QWhat do you make of the way the Government has approached company car taxation?
There is hope for electric vehicles with the recent announcement on benefit-in-kind; hopefully that will create a real long-term benefit for drivers to stay in a company car and benefit from favourable tax.
I think there is quite a lot of misinformation out there and it is surprising to us that quite so many myths have not yet been busted when it comes to fleets.
There is quite a lot of work to do to be able to sell the benefit of sustainable fleet management, particularly at the small fleet end of the spectrum, and I think we still have a role. It’s come at a time when there are lots of things buzzing around that have made it quite confusing – is diesel the right fuel, how does WLTP work, what are the implications of clean air zones. We’re in this increasingly confusing marketplace where there is a lot of things changing at a very rapid rate all at once.
In my opinion, the wider political sphere and business confidence is having a big impact on fleet buying decisions and that is unfortunate at a time when we need to be thinking about adopting the next round of technology, whether it’s very clean diesel vehicles or preferably electric vehicles.
QThe new 1-Series is on the way in September. How important is that car going to be to BMW later this year?
Having seen new 1-Series along with a few customers, I think it’s a real game-changer. The latest platform and powertrain addresses all the issues in terms of cabin space, and it has a very attractive design. When we showed customers they were blown away by it.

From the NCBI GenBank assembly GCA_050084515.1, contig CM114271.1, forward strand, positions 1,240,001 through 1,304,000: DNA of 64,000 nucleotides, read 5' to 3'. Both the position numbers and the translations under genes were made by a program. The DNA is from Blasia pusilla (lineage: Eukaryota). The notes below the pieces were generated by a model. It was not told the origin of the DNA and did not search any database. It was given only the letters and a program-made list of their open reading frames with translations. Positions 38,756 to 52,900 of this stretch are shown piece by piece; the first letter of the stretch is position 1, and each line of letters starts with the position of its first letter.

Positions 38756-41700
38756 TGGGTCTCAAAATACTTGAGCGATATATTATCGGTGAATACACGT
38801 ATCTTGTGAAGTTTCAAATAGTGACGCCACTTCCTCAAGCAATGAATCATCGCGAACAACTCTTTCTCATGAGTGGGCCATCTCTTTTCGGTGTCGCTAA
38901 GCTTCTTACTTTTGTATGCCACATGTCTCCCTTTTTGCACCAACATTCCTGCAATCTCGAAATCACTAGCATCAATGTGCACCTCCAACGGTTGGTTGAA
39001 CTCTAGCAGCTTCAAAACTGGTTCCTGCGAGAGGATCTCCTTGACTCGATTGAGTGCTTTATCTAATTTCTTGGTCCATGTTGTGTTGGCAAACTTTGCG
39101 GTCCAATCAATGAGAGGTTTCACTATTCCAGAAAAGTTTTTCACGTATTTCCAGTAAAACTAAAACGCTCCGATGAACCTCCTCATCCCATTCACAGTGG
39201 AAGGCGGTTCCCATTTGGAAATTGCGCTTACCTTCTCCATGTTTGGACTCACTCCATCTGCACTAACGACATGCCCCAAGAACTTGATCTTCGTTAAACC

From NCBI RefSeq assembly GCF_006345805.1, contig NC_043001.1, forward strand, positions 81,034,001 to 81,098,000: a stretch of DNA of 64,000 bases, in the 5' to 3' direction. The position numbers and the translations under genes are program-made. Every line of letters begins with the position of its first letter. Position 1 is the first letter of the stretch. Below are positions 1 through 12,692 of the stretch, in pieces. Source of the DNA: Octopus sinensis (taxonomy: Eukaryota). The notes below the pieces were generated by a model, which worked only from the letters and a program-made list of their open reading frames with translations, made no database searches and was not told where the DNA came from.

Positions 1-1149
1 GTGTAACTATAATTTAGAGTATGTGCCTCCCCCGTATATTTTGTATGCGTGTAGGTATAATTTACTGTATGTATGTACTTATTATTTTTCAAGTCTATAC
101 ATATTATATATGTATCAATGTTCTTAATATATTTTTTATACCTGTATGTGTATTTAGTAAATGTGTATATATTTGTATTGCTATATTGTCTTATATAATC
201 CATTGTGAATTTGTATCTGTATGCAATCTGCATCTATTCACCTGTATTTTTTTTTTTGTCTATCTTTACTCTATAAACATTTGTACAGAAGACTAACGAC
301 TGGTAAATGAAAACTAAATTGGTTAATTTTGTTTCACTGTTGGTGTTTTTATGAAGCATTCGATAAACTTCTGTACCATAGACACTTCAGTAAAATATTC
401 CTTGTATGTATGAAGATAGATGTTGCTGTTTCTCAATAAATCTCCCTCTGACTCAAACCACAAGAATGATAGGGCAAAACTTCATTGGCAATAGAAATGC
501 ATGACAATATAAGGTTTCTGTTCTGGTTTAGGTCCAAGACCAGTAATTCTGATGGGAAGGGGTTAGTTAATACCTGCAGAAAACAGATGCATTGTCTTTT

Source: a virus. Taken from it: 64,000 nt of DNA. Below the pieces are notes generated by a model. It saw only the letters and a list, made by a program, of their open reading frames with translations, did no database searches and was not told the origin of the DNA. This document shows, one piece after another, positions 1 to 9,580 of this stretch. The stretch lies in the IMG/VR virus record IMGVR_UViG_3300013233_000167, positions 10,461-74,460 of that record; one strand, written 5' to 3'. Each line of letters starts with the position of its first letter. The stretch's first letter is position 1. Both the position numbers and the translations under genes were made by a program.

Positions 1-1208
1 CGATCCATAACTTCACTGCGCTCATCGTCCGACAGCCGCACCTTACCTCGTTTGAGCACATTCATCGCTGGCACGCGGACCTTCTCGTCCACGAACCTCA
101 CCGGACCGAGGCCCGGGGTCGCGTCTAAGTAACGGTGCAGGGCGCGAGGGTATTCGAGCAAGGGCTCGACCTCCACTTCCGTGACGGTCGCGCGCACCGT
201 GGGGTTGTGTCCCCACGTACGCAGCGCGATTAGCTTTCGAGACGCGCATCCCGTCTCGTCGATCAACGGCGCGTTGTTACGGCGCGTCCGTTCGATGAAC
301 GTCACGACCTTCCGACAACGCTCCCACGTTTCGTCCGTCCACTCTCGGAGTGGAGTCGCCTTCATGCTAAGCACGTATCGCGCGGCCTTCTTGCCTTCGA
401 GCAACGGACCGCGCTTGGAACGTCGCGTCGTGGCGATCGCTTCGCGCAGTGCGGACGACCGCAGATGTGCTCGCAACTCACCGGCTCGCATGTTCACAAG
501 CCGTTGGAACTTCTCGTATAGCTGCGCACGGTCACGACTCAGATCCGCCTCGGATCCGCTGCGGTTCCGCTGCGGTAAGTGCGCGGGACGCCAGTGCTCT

There has also been a lot of discussion about what happens in the shift from rear-wheel drive to front-wheel drive. The fleet managers I have been talking to see it as something positive, based on the amount of interior space it unlocks, and they don’t see any great sensitivity in moving from a rear-wheel-drive to a front-drive platform. The segment is dominated by front-wheel drive – the new car is a really positive product transition.
QHow important will the 330e PHEV be when it arrives this summer?
We do 26,000 3-Series saloons per year; we will do 8,000 330e and about 11,000 320d.
QIs that 8,000 plug-ins supply or demand limited?
I would say that we could probably deliver more than we have; we have to manage the used market to make sure these things hold up as well, but we planned for a good volume because all European manufacturers need to aim to be at 95g/km average. I keep hearing people saying plug-in hybrids are an intermediate route to BEVs, and I’m not convinced that they are. I think they can live side-by-side for a long time.
BMW winning the fleet Experteye award
“It was an honour, in part because this award is voted for by lease companies. It’s a really strong testament to how we approach the market, but more importantly how the retailers do.”